By Adrian Dellecker, Head of Programme, Luc Hoffmann Institute
Capitalism – love it or hate it – is under growing scrutiny. With rising social inequality and continued environmental degradation, many say it is simply not working, or only for a privileged minority.
One capitalist trend that is on the rise with significant implications – good and bad – for social and environmental sustainability is shareholder activism, where shareholders influence company decisions by exercising their rights as owners. It’s an issue of great interest to the Luc Hoffmann Institute.
Our early research, interviews and workshops point to a ‘broken link’ in capitalism, mainly between the owners of capital (the public, institutional investors and pension funds) and its managers (companies) with significant consequences for the sustainability agenda.
Considering that millions of us are, to a degree, owners and investors, whether through direct ownership, savings accounts, or pension schemes, this broken link is a cause of concern for everyone. If we all own bits of the world’s capital, how can we concentrate our decision-making power on how it is spent and ensure this power has the right impact?
One of the most striking findings of our research is that investors who buy only around 1% in a company can have a huge influence over its strategy just by exercising their shareholding right to vote. Imagine translating that into political terms: a party gathering a mere 1% of votes in an election having such disproportionate power – an alarming notion.
Yet such ‘small’ investments (today, 1% in Nestlé will set you back a cool CHF 2.3 billion) weigh significantly on corporate decision-making. This is largely because the other ownership is diffuse and very often, ‘passive’.
Passive shareholders are investors who do not actively use their owners’ rights. Arguably, they include institutional investors who outsource voting to proxy companies with little oversight. There are also a number of investment vehicles which merely track a ‘basket’ of shares, or indices, via exchange-traded funds, and who do not directly own these shares. This category is growing rapidly and includes Blackrock, which despite its call for greater supervision, has a business model founded on passive ownership and, by its own admission, cannot directly influence the corporations it owns through voting.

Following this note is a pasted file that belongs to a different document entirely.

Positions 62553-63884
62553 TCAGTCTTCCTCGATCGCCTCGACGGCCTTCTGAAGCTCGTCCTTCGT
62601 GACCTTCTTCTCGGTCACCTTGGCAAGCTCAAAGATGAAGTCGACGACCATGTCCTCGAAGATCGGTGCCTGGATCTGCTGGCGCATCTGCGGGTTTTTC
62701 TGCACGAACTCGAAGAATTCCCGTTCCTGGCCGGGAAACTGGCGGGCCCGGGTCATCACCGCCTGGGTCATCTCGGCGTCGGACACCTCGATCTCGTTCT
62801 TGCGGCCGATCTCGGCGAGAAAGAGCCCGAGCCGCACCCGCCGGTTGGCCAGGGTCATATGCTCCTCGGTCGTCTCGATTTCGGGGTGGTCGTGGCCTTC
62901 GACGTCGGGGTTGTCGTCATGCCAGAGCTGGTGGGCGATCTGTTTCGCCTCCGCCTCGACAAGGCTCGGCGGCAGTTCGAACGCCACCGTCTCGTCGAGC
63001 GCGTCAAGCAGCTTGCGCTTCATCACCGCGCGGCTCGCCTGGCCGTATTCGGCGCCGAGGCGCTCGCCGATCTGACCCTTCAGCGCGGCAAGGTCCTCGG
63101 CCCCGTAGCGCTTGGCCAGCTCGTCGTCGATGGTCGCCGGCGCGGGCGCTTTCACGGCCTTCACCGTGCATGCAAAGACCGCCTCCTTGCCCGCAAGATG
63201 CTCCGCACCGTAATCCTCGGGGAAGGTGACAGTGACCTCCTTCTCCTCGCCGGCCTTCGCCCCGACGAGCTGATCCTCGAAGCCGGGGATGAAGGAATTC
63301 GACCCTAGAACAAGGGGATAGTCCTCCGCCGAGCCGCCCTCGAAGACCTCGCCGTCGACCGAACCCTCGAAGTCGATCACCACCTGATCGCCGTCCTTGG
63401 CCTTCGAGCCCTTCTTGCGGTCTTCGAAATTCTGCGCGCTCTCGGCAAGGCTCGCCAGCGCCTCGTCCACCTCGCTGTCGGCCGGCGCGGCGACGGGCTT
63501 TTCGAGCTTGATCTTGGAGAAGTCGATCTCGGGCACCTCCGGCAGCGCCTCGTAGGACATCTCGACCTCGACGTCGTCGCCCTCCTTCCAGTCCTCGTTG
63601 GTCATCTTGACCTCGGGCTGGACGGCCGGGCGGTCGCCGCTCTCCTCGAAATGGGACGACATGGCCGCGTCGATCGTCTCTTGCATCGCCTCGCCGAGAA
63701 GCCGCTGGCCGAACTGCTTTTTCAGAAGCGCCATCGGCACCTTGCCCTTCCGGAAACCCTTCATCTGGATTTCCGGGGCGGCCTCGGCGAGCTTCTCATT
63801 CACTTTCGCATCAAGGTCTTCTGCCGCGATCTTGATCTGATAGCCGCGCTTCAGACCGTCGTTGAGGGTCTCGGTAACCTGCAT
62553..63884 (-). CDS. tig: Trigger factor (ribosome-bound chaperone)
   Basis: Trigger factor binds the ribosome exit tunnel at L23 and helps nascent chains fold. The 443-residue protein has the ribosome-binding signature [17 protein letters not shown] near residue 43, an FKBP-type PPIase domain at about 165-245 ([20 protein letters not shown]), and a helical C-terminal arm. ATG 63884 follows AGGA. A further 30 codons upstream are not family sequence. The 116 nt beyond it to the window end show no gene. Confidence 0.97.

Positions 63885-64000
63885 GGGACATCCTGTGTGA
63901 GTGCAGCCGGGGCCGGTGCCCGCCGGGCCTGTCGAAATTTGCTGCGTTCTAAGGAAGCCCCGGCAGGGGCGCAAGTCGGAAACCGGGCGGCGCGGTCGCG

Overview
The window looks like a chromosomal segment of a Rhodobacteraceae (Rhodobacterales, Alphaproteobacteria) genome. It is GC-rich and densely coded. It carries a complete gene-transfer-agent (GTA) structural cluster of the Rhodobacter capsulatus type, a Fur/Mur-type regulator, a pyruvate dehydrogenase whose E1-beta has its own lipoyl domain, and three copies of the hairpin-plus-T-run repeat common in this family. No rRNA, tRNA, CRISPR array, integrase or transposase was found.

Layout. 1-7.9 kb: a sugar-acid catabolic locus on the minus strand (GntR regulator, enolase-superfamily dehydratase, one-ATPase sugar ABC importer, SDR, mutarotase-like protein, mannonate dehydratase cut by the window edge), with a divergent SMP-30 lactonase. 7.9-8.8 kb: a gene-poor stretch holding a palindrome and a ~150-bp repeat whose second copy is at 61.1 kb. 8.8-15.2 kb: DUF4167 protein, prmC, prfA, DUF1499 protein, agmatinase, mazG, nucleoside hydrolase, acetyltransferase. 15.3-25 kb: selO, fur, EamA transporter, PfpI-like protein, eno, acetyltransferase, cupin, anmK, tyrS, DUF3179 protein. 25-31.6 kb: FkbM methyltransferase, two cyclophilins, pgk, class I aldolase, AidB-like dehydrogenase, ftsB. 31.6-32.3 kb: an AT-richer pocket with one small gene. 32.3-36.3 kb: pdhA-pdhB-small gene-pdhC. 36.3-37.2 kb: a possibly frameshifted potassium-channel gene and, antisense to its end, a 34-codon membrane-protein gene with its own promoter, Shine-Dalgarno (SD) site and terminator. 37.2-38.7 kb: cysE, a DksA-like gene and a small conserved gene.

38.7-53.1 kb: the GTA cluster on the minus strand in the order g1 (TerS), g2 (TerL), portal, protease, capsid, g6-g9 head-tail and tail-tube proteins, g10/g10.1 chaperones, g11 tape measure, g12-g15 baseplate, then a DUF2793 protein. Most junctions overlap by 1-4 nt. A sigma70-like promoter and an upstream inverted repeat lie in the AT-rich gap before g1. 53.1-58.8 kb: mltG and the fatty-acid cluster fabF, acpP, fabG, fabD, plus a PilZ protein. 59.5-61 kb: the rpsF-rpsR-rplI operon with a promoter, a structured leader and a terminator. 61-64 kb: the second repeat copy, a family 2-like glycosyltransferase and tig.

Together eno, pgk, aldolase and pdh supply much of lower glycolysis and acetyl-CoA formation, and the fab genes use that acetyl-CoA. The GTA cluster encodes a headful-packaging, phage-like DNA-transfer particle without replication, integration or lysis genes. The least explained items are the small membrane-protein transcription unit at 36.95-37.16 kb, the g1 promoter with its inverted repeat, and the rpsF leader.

In other words, vast chunks of corporations are owned by people and institutions who do not exercise the basic rights that capital ownership affords: a say on how it is spent. Yet if capitalism is to be a force for good, if it is to make rational decisions about the allocation of capital, owners must be better informed and act on their judgement. This includes the wider public which owns shares including through pension schemes.
Addressing passive investing is important for investors who care about environmental and social sustainability. Activist investors tend to focus on economic and governance issues such as executive pay, dividends, or share buy-backs rather than a company’s environmental impact.
Companies themselves presumably have a strong incentive to value sustainability, to ensure their long-term health and ultimately, value – and many are trying to make their supply chains sustainable. Long-term investors are also likely to care about the sustainability of their investment. In this sense, perhaps pension funds are most ripe for shareholder activism for sustainability.
Together with SustainAbility we’ve started carrying out further research into the impact of ‘short-termist’ shareholder activism and identifying opportunities for longer term approaches that generate wider benefits. In all our research and discussions, the role of technology has featured prominently, for example, in adding greater ownership and trust to supply chains (through blockchain certification) or by connecting investors directly to proxy companies.
Technology can also be a potential disruptor. Imagine if companies, including start-ups, could raise capital through asset-backed ‘cryptoshares’. This would cut out expensive intermediaries and connect investors directly with the ownership rights these shares afford. Transferring ownership would not require formal stock exchanges – voting via smartphones would be a breeze.
With technology, as in other areas linked to shareholder activism, public policy is key. The regulatory frameworks that underpin the ownership of capital and the rights it provides are critical – but they vary from country to country, and are not fixed. They need to evolve to meet the challenges of 21st-century capitalism.
In May the Luc Hoffmann Institute will be gathering a broad range of leaders and newcomers on the issue of shareholder activism, including ‘initiates’ from the corporate and institutional investment world and representatives of government, academia, NGOs and the technology sector. The aim is to bring in the best thinking and practice, build new networks and take a holistic look at how, together, we can best harness shareholder activism for sustainability.